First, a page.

Kirkland Sign Questions

Hawkeye. So.

At first, I’ll say Jaxson Kirkland had some “meh” moments and some good ones. Troy Futano, instead – “instead of” something I like to bring into conversation to sound really smart and maybe rich – has played very well. Having a seasoned veteran returning and a successful guy who took his place and looked great is a great problem. But.

Of the throws in which Michael Benckis had pressure, he had to deliver the ball 3 seconds early, after which he was deducted 1% for putting the ball in… a significant number of those came from Kirkland’s side.

For example, the third and third missed less than a minute before the break was the Kirkland defeat. Upon re-watching, there have been…a quantity… of these instances. It wasn’t the norm, really, but it was noticeable. Sure, maybe some of that was rust, but there’s also some structural stuff that makes me hesitant.

Full disclosure, I can’t pretend to be an expert in offensive line technique. There are certain mechanical things that I naturally know what I’m talking about based on my own experiences and the possibility of transferring some of the mechanisms from my own sports to certain football locations. Offensive line detail is not one of them.

However, there are physical facts that dictate the facts of athletics…

For example, when Kirkland is hit, he tends to lunge at the waist in a desperate motion too soon. Similarly, when pulling for a run, he swayes at the waist too much after visually catching a defender to engage him – unbalancing him in a countermovement, hampering his mobility (or reflexibility if that’s a word), and against a clever defender or Fast makes him lose play easily or not engage the defender effectively.

Depending on his body type and inclinations, he seems to often rely on upper body strength rather than having the necessary base and feet to constantly win his fights. However, I don’t think that’s really his fault.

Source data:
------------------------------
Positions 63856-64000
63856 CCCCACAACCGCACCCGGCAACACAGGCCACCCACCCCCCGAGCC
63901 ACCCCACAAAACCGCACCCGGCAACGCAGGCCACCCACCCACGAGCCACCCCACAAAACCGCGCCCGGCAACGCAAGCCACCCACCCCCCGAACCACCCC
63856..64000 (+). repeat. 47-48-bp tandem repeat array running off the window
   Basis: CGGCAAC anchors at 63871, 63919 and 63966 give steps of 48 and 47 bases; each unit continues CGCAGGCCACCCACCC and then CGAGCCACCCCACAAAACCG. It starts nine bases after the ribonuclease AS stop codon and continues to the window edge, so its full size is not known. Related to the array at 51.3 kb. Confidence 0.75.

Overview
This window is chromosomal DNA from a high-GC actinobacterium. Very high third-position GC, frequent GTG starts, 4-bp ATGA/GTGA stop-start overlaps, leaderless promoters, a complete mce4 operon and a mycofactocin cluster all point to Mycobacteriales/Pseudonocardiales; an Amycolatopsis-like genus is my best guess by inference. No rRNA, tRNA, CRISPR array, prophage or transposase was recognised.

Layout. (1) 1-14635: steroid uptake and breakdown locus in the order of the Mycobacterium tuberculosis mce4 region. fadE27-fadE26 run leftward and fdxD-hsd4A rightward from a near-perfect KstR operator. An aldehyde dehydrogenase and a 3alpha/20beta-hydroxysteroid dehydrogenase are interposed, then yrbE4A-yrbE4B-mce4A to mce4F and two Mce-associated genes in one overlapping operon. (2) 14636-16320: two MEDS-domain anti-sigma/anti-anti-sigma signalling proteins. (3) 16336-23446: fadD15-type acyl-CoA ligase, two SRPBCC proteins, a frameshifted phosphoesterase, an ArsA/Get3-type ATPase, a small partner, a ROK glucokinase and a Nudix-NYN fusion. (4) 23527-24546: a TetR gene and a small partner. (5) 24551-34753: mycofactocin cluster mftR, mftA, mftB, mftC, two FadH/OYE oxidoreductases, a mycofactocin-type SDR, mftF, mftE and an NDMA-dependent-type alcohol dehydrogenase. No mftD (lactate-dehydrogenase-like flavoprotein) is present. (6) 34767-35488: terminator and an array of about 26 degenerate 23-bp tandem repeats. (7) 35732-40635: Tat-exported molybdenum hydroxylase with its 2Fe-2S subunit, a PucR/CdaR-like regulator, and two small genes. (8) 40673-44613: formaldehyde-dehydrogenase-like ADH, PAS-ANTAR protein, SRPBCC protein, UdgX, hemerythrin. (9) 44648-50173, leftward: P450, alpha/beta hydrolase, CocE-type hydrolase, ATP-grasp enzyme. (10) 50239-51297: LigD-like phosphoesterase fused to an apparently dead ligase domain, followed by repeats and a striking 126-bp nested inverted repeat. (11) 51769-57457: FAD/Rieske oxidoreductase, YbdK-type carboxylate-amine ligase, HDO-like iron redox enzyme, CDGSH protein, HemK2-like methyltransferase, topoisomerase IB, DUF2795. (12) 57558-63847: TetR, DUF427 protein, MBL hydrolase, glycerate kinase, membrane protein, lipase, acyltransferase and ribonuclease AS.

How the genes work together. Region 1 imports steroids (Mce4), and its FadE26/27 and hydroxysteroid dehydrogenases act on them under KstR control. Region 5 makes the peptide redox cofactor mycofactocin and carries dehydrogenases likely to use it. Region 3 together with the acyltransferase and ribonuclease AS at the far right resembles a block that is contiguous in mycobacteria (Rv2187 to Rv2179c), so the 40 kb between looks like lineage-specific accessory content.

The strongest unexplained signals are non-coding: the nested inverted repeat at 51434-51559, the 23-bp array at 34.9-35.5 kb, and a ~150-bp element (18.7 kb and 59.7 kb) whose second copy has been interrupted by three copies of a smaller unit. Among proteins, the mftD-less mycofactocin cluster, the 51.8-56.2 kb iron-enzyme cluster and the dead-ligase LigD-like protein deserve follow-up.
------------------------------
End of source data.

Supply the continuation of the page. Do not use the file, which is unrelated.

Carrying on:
I say this because I was practically the head of Jaxson Kirkland’s fan club when he was a rookie for red heights and a n00bs ranger, but I feel he’s since been attached to the intervening role more or less because he’s tall and tall, and what wizards if not tall guys? Well, for starters, they should have a stronger base as well as better mobility and foot speed. His center of gravity is only high for a man expected to play in this position and his lower body is neither strong nor fast enough. An ankle injury probably doesn’t help your mobility or ability to fall, either.

This obviously looks disproportionately at his weaknesses – overall he’s still better at handling most tackles in college football. I also have to give him credit for that there have been shots where he has been very effective, very clever at adapting well to stunts or the general folly of swiping. Troy Futano looked really good. He, thanks to genetics, has a stronger base, lower center of gravity, faster feet, and by stretching only around better lower body movement.

I’d say “Why don’t we put Kirkland back in its original location?” Did he not play it in any three years? four? I mean, kick butt in guard. Even with that time gap, I still think it’s likely to slip there – but the streak was playing so well without it, who would replace it?

Anyway, who knows? I certainly don’t. Just throw that in there.

I usually talk about a few things about defense – my thoughts are summed up in the note “I feel like opponents walk the field a lot to rest but also the front is destroying whores there” – but I’ve already gotten to 1500 words and it would be tough of me to put you through more of that. …let’s do it next week, shall we?

Oh, finally: John Humphreys’ landing was a pretty blatant attack, I mean… come on.

lines of the week

Tanner Mackie and the Very Bad Spanking:

Tanner Mackie in an alternate world where Mormon is not:

Forward G7 meeting where they discussed how to ruin the night of Tanner Maki:

Tanner Mackie for his offensive line, most likely:

And this drone, God damn it:

Do good things, don’t do bad things, and bow to Washington.

Leave a Comment